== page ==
From street kid to superstar, Filipino boxing legend Manny Pacquiao's incredible journey

Floyd Mayweather Jr. (left) exchanges punches with Manny Pacquiao during their welterweight unification championship bout at MGM Grand Garden Arena in Las Vegas, Nevada.  (AFP file)
Floyd Mayweather Jr. (left) exchanges punches with Manny Pacquiao during their welterweight unification championship bout at MGM Grand Garden Arena in Las Vegas, Nevada. (AFP file)

Manila - Pacquiao has risen to national hero status in the country, but he has also earned plenty of detractors with his support for a deadly drug war



By AFP

Published: Wed 29 Sep 2021, 2:27 PM

Philippine superstar Manny Pacquiao’s rise from street kid to world champion boxer and presidential hopeful is a source of pride to many in the poverty-afflicted country.

The eight-division world champion’s announcement on Wednesday that he was hanging up his gloves after a decades-long career comes as he prepares for a rumble to replace President Rodrigo Duterte in 2022.

Pacquiao has risen to national hero status in the country, but he has also earned plenty of detractors with his support for a deadly drug war.

Pacquiao’s rags to riches story began on the mostly poor southern island of Mindanao where he was born on December 17, 1978, to a deadbeat father and a devout Catholic mother.

Manny Pacquiao celebrates after winning the bout against Lucas Matthysse in 2018. (Reuters file)
Manny Pacquiao celebrates after winning the bout against Lucas Matthysse in 2018. (Reuters file)

Pacquiao grew up in General Santos City. He dropped out of high school at 14, sold doughnuts on the roadside and became a grocery stacker to help his mother support two younger siblings.

He turned pro-boxer at 17.

Pacquiao, an eight-division world champion, is considered one of the best boxers of all time.

He made his professional debut against fellow Filipino boxer Edmund Enting Ignacio on January 22, 1995 — and won.

A volume power puncher with lightning-fast footwork, the southpaw racked up 62 wins, eight losses and two draws in a career spanning 26 years.

He briefly retired in 2016 before returning to the ring.

Manny Pacquiao during a senate hearing in Manila. (AFP file)
Manny Pacquiao during a senate hearing in Manila. (AFP file)

After a two year layoff — and at an age when most boxers have already quit the sport — Pacquiao suffered a comprehensive defeat to a younger Yordenis Ugas in Las Vegas in August.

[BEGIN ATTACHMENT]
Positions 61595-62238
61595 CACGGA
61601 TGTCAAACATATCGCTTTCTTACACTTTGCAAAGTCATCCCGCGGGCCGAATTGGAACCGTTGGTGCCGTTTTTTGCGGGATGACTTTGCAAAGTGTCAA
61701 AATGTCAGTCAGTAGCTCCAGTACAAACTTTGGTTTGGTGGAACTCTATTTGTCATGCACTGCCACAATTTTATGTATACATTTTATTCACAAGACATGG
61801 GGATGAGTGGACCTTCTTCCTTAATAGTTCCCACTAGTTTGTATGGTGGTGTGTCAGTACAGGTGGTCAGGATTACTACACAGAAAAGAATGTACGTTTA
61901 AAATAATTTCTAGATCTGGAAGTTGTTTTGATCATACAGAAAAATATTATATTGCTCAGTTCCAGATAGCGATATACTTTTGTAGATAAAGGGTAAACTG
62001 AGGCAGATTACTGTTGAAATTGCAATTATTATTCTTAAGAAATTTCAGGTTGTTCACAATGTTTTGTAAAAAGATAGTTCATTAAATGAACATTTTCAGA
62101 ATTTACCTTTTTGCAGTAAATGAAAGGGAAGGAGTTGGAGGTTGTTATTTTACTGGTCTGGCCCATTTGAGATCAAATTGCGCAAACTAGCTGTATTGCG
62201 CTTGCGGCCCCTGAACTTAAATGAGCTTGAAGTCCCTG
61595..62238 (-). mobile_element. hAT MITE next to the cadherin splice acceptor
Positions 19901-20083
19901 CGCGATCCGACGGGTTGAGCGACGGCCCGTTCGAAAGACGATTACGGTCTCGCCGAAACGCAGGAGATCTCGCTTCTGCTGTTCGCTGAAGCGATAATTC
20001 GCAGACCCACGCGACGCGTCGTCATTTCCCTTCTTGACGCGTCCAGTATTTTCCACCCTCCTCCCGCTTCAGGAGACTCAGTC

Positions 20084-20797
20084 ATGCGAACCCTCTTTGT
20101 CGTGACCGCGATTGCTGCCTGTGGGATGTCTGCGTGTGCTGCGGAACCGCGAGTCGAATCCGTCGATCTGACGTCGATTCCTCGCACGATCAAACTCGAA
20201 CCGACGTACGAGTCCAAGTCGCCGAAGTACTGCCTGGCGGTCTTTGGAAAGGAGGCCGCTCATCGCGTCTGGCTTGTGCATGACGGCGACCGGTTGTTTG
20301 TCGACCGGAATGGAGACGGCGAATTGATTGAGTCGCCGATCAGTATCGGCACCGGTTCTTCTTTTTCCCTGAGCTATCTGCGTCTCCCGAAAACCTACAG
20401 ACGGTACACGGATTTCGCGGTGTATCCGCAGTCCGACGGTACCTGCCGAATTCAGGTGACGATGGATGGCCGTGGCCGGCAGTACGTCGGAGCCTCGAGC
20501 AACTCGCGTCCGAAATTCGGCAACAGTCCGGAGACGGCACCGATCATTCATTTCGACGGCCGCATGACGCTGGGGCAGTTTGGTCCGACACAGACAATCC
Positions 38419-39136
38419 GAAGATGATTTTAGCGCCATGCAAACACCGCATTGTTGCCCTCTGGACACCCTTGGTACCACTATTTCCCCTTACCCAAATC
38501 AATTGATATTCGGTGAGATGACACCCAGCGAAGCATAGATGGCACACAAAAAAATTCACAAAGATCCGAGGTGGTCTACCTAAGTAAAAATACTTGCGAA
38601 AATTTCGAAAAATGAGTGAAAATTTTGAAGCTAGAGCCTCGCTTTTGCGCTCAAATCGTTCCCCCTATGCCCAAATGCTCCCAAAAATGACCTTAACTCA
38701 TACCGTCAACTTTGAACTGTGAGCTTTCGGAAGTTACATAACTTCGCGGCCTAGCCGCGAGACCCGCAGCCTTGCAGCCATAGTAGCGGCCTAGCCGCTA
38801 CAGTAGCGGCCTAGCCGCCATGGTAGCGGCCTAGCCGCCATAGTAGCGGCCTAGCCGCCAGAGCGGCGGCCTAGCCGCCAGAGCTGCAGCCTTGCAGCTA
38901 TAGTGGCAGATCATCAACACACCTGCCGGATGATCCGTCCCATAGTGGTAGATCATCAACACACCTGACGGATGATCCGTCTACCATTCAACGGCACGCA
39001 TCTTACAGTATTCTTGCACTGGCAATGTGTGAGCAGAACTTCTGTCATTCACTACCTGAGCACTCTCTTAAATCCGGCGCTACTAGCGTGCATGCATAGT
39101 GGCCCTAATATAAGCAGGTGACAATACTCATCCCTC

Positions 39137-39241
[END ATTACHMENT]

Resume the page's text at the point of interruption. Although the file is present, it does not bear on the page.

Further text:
It turned out to be Pacquiao’s last professional fight.

Announcing Pacquiao’s retirement on Twitter, ESPN said the boxer was “pound-for-pound, one of the greatest to ever step in the ring.”

Pacquiao began his political career in 2010, first as a congressman and then in 2016 he won a high-profile position in the Senate.

He has made no secret of his ambitions for the country’s highest office and on September 19 declared he was running for the presidency in the 2022 elections.

Analysts have questioned whether Pacquiao’s huge popularity as a boxer will translate into enough votes at the ballot box.

Critics accuse him of lacking intellect and being a frequent no-show in the Senate, raising questions about his ability to run the country of 110 million people.

A survey released on Wednesday by PulseAsia Research showed Pacquiao in fourth spot among the frontrunners to succeed Duterte.

Boxing has bought Pacquiao fame, power, influence and wealth, and with it, the vices: gambling, cockfighting and romantic links to beautiful film stars that at one point nearly wrecked his marriage.

But in 2012 Pacquiao, now a father of five, found religion and left his playboy lifestyle behind.

A fervent evangelical Christian, Pacquiao has publicly opposed divorce, abortion and contraceptives.

Religion looms large in Pacquiao’s personal and professional decisions, telling AFP in a recent interview that he relied on his faith to ward off Covid-19.

After weeks of speculation, Pacquiao announced he is quitting the sport that made him one of the world’s greatest and wealthiest boxers.


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